If you’re asking yourself, “When should I start reading to my baby?” the answer is today. It’s never too soon. Reading to your infant contributes to early development as they observe your mannerisms, listen to your speech, build motor skills and soak in all the colors and shapes. Trust me – you’ll blink, and your infant will soon be a toddler who can hardly sit still. But if you’ve started the routine of sitting down together to read, you’ll be able to carry this over into the preschool years and get a nice cuddle while you read new books together each day.
For little ones who can’t yet read on their own, illustrations in books are the heart of engaging imagination and captivating attention. Children’s literature is rich with beautiful art that can help a child develop a love of books (just as soon as they pass the stage in infancy where nibbling on the book is the primary intrigue).
As adults who are reading aloud to your kids, I believe it’s important that you enjoy the book, too, if for no other reason than it means you’re more likely to read it over and over again, making story time a cherished ritual with your kiddos. While there are some amazing classic children’s books which classic children’s books which every child should read, here are some children’s picture books you may not have heard of before that will inspire and get you (and your babes and tots) hooked on reading more books. What a perfect way to celebrate Children’s Authors and Illustrators Week. I’ve opened up 12 of my daughter’s recent favorites so you can see a peek at the delicious illustrations inside.
Bunny Roo, I Love You, written by Melissa Marr (@melissa_marr) and illustrated by Teagan White (@teaganwhite), is a playful and sweet book about how parents keep their little ones feeling safe and secure. The enchanting illustrations add to the warmth of the story, perfectly placed with the hand lettered words on each page. I also appreciate the whimsy of the pattern on the flyleaf. And should you ever lose the book jacket, have no fear, because the darling illustrations appear on the hardbound cover, too.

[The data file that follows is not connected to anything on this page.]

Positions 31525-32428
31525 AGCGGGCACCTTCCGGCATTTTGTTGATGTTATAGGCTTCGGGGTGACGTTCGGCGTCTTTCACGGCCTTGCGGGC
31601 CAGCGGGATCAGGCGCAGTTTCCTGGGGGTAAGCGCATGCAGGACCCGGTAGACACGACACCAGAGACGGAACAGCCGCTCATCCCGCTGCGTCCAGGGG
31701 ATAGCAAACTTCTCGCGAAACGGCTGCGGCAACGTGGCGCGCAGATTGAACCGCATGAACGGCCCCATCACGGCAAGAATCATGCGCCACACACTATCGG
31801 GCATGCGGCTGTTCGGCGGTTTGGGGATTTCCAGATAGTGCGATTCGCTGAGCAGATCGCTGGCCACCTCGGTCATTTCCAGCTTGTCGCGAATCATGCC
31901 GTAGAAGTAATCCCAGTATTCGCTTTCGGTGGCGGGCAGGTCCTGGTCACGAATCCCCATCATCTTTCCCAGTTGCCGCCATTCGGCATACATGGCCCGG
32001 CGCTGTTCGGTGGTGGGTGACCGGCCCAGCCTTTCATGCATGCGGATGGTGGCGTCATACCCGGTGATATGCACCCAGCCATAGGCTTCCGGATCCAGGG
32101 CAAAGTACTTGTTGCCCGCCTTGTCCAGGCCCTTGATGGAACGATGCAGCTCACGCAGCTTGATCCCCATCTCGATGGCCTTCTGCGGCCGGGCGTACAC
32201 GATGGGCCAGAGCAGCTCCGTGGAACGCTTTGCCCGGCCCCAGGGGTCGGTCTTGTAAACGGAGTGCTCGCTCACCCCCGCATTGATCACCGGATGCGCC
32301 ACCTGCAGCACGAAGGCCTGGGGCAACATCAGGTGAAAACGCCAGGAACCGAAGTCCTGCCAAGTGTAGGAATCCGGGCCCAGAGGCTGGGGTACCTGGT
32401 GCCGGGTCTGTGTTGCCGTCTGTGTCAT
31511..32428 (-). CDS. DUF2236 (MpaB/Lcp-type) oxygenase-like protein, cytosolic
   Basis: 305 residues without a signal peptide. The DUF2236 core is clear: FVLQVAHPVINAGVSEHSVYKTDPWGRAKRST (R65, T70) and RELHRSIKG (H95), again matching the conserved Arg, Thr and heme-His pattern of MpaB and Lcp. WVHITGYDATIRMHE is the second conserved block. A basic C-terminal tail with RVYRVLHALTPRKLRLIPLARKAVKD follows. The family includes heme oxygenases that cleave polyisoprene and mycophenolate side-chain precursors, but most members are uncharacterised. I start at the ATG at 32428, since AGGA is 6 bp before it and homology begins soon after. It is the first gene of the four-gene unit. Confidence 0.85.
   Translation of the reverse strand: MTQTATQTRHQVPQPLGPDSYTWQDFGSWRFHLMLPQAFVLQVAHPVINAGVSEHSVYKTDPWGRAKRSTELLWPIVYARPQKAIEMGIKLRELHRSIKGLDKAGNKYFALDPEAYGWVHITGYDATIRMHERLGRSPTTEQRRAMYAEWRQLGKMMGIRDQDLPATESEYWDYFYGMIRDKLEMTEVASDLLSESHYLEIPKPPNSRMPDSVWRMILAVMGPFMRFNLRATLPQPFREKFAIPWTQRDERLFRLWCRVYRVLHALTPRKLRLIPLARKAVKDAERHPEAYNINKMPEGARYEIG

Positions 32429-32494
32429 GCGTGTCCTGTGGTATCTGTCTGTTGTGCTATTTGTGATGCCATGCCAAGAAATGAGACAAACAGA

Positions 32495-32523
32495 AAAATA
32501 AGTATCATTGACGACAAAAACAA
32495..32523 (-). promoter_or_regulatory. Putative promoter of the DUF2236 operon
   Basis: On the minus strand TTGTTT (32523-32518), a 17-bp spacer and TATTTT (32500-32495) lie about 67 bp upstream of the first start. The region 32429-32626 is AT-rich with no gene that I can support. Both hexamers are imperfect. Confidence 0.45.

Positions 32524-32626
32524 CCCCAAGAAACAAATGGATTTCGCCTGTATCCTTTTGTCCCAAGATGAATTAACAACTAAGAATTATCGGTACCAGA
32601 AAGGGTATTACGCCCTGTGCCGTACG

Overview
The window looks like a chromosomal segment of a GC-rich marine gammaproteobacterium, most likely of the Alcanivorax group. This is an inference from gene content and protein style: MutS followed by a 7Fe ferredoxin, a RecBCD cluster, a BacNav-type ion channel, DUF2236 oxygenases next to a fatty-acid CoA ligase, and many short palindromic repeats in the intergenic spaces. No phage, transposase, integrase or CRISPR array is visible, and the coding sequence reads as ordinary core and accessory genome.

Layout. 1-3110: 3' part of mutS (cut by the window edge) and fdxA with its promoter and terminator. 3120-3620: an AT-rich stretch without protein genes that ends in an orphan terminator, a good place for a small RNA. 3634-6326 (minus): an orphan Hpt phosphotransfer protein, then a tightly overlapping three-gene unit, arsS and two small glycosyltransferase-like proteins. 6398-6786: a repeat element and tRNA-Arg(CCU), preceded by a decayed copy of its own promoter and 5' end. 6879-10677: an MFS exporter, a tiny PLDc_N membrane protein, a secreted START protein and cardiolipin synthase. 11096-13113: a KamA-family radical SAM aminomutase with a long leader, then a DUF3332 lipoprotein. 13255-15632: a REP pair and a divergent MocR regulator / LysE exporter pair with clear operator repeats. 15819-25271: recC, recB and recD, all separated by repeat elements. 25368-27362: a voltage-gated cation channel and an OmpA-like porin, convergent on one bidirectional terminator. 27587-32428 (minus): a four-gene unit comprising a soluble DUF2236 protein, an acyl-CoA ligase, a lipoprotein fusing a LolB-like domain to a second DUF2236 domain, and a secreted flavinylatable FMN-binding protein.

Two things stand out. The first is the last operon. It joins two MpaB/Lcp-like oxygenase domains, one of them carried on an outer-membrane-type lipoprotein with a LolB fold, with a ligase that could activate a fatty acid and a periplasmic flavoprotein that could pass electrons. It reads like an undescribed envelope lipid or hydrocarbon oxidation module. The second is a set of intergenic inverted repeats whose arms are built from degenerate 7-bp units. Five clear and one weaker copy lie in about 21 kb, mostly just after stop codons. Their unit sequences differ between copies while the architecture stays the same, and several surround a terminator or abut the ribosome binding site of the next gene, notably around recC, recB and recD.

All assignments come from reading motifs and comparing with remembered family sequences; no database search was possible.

There’s a Bear on My Chair, written and illustrated by Ross Collins, is a rhythmical read reminiscent of the sounds of Dr. Seuss. It’s a great choice for preschool and early readers to teach the lessons of sharing with strokes of humor and silliness you and your little one will enjoy. In fact, it’s an award-winning children’s picture book, honored with the CILIP Carnegie & Kate Greenaway Children’s Book Award in the UK.
The Perfect Hug, a Paula Wiseman Book (@pwisemanbooks) written by Joanna Walsh and illustrated by Judi Abbot (@JudiAbbot), is a delightful, rhyming picture book to teach your little ones about affection. It’s also available as a board book for young tots who aren’t ready for thin paper pages yet. This author-illustrator-duo have teamed up on a few projects, including The Biggest Kiss and their latest publication I Love Mom. These are darling Valentine’s Day gifts or any every-day-kind-of-must-read with your sweet cuddle bug. If you want to see more darling pandas and other anthropomorphized critters, check out Judi Abbot’s Instagram feed too!
Dear Bunny…, written by Katie Cotton and illustrated by Blanca Gómez (@gomezdrawings), is a sweet story of a girl and her bunny that teaches a lesson in gratitude. The cut-paper style illustrations are simple yet full of texture and charm. I appreciate the bunny somersaulting on the flyleaf pages. It’s lovely cloth binding with gold foil details on the cover are likely to also catch your eye.
Dragons Love Tacos, written by Adam Rubin (@rubingo) and illustrated by Daniel Salmieri (@rubinsalmieri), is a bestselling children’s book with a fresh, mildly-absurd, tale about dragons and well… tacos, of course. It’s just the sort of silliness that kids 4 to 8 years of age can’t seem to get enough of. It’s light-hearted and offers an opportunity to “do voices” if you’re that sort of storyteller. Caution: You might find yourself with a serious taco craving after reading this one.